• Websites – Cross multiple sites, Clicks, Pathing, Unstructured web logs, Blogs
  • SEO –  Search Engine, Keywords, Placement, URL Structure, Website Optimization
  • Digital Advertising – Format, Placement, Size, Network
  • Social
    • Facebook – Multiple pages, Format (Video, Picture, GIF), Likes (now with emojis), Comments, Shares, Events, Promoted, Platform (mobile, tablet, PC) and now Facebook Live
    • Instagram – Picture vs Video, Follows, Likes, Comments, Reposts (via 3rd Party apps), LiketoKnow.it, Hashtags, Platform
    • Twitter – Likes, RT, Quoted RT, Promoted, Hashtags, Platform
    • SnapChat – Follows, Unique views, Story completions, Screenshots.  SnapChat to say the least is still the wild west as to what brands can do to engage and ultimately drive behavior.

Then we have Off-Line (Print, TV, Events,  etc). Partners. 3rd Party DataDon’t get me started on International Data. 

Tired yet?

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While sales and marketing organizations see the value of analytics, they are hindered by what is accessible from the agencies they work with and by the difficulty of accessing internal siloed data stored across functions within the marketing organization – this includes central corporate marketing, divisional/product groups, field marketing, product planning, market research and operations.

Marketers are hindered by access to the data and the simple issue of not knowing what data is being collected.  Wherever the data lies, it is often controlled by a few select people that service the marketers and don’t necessary know the value of the data they have collected.  Self-service and exploration is not possible yet.

Layer on top this the fact that agile marketing campaigns require real-time data (at least close real time) and accurate attribution/predictive analytics.

So, you can see there are a lot of challenges that face a marketing team, let alone the deployment of an enterprise analytics platform that can service the whole organization.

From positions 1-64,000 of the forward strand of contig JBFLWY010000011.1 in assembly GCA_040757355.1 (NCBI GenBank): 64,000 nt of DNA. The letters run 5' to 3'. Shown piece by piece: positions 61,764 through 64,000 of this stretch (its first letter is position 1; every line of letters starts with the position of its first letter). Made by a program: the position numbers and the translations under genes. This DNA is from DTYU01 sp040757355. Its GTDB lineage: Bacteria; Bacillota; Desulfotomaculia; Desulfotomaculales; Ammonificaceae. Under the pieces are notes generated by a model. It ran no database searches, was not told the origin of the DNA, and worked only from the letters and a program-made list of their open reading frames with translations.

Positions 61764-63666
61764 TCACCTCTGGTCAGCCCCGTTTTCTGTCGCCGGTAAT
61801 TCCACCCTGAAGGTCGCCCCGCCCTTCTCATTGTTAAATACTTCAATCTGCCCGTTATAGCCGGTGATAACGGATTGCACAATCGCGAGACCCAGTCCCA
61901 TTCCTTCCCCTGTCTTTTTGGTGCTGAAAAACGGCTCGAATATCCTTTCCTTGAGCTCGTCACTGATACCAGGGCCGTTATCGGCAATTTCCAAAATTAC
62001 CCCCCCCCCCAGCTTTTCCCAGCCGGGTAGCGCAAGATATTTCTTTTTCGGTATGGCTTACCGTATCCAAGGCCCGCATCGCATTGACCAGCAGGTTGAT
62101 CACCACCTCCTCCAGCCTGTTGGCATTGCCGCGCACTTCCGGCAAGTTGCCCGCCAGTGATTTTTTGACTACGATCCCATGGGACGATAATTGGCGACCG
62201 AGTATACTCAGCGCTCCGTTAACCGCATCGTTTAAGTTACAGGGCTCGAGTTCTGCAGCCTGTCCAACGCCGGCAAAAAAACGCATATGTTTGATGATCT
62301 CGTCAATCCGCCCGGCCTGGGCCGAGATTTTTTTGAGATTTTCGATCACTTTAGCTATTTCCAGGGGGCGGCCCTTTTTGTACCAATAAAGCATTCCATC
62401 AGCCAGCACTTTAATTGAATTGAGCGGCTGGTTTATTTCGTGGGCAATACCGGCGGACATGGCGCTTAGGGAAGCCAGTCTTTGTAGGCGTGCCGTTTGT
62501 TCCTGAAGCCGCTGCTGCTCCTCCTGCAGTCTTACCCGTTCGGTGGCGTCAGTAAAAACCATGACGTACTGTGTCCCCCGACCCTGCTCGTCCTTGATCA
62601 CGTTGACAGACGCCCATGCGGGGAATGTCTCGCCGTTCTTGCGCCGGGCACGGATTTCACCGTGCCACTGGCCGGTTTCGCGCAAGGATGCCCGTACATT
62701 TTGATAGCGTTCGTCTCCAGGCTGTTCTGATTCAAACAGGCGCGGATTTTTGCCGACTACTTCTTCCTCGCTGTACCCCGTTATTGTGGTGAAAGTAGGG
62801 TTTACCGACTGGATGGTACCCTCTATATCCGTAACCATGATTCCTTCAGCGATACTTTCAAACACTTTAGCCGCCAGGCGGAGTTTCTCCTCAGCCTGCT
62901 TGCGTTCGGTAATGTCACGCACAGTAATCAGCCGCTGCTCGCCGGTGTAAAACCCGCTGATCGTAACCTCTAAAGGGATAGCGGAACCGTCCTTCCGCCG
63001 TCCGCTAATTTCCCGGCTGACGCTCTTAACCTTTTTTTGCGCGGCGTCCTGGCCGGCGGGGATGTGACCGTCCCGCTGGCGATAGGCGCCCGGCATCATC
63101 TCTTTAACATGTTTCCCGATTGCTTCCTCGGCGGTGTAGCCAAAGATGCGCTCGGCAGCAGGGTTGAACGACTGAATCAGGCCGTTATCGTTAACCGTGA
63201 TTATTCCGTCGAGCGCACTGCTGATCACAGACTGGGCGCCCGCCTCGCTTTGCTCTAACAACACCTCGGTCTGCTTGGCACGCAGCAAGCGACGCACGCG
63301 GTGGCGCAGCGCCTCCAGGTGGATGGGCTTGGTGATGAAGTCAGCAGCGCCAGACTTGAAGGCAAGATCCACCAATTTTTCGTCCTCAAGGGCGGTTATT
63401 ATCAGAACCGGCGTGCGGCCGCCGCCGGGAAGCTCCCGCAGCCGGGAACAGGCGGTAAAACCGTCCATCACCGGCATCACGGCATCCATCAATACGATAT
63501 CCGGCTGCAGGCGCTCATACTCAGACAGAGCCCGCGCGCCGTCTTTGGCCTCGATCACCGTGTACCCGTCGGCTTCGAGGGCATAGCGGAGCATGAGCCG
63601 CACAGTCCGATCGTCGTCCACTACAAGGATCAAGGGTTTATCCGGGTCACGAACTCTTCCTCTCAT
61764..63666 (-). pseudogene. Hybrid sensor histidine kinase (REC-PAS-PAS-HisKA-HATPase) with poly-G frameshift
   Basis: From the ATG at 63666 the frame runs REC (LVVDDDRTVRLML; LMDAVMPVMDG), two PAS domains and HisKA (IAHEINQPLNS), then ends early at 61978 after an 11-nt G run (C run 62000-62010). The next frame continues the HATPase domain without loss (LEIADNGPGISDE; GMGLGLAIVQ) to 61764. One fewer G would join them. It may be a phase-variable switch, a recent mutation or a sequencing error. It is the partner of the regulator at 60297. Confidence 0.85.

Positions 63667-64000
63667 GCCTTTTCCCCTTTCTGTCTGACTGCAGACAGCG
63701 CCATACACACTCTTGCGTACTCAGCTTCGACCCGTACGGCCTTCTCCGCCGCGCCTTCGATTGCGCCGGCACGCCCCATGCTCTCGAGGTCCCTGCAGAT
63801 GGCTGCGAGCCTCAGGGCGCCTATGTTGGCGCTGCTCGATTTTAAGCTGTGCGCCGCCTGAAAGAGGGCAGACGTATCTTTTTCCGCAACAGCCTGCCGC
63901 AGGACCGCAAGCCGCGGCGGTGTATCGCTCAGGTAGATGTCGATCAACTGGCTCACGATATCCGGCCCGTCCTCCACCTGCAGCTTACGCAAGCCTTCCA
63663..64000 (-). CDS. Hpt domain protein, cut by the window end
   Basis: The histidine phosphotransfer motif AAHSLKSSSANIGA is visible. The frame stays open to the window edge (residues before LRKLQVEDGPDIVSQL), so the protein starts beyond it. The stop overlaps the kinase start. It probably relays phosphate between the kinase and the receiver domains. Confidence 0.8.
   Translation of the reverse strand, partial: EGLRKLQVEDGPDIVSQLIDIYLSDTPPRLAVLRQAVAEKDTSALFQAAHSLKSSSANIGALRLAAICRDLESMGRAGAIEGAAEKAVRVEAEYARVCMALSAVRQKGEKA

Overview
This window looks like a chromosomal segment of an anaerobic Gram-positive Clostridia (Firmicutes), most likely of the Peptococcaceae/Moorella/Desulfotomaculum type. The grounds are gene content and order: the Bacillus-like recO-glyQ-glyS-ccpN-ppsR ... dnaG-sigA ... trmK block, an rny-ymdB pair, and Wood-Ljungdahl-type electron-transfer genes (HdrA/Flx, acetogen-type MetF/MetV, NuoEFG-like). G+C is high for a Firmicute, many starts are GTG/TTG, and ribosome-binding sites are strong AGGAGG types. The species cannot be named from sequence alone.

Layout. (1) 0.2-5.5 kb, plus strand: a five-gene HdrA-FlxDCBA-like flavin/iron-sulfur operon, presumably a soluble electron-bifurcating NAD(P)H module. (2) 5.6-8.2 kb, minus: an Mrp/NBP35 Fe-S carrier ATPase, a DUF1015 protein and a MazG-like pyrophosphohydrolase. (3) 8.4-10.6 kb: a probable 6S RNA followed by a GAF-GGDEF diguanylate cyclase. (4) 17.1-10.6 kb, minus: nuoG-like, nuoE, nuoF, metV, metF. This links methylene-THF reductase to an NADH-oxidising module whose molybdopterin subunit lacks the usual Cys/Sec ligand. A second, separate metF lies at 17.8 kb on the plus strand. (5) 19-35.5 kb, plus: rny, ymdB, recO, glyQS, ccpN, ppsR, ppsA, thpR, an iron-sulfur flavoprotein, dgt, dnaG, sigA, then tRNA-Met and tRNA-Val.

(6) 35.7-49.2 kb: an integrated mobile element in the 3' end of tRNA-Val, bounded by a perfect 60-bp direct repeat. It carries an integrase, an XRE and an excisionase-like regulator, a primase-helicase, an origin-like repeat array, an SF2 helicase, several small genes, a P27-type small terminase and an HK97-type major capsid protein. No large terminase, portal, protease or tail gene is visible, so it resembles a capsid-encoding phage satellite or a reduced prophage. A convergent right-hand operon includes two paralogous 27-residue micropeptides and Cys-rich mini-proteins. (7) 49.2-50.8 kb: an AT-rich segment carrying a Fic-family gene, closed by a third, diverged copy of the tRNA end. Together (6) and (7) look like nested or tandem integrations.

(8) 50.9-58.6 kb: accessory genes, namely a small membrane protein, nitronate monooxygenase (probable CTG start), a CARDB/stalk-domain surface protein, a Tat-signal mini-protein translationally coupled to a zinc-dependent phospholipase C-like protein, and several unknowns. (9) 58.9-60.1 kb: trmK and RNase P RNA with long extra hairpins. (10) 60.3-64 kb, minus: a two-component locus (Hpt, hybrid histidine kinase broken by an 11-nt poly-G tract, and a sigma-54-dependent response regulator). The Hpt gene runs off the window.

Now that I have outlined the business challenges, let’s look at what technologies were mentioned at the 2016 Hadoop Summit that are being developed to solve some of these issues.

  • Cloud, cloud, cloud– lots of data can be sent up, then actively used or sent to cold storage on or off prem.  All the big guys have the “best” cloud platform
  • Security – divisional and function roles, organization position, workflow
  • Self-Service tools – ease of data exploration, visualization, costs
  • Machine Learning and other predictive tools
  • Spark
  • Better technical tools to work with Hadoop, other analytics tools and data stores
  • And much more!  

Next post, we will focus on the technical challenges and tools that the eSage Group team is excited about.

Cheers! Tina

 

 

 

Get Marketing Insights Fast Without a Data Hostage Crisis

shutterstock_210349615The landscape for marketing analytics solutions is more cluttered than ever with multiple options and approaches for marketing departments to consider.  One option that we are seeing more and more of is a seductive offering that promises a simple, fast, nearly turnkey approach to getting analysis and insight from your growing stacks of data.  The offer is this: a vendor will import your data to their systems, do analysis on it with their in-house experts, and come back to you with insights that will help you run your business better.

No doubt, this is an attractive offer if you are like many marketing organizations, struggling to get internal resources to help consolidate data and do the analysis required to get you the insights you need.   Business Intelligence resources are hard to find in your company, the data holders in IT are backlogged and short staffed.  You need insights now to help engage and sell to your customers and are done waiting on internal resources so why not go this route?  While likely a quick, tactical solution that will get you answers in the near term, there are several major drawbacks to this solution as a longer term strategy.

Market leading organizations know that their data is a significant asset that, when used well, can help them better understand and engage their customers, anticipate customer needs, cross sell, upsell, and stay ahead of the competition. As part of making data a core competency, your organization has to do the hard work to intimately know its data, its strengths, its shortcomings, and understand what it can tell you about your business.  That intimate understanding of data only comes from digging in, “doing the homework,” investing in the infrastructure and skillsets to excel at business intelligence inside the organization.  Organizations that have this kind of understanding of their data are continually improving the quality of data in their organization and building the kind of sustainable internal BI capability that actually adds significantly to the value and sustainability of the company.  C-suite, take note!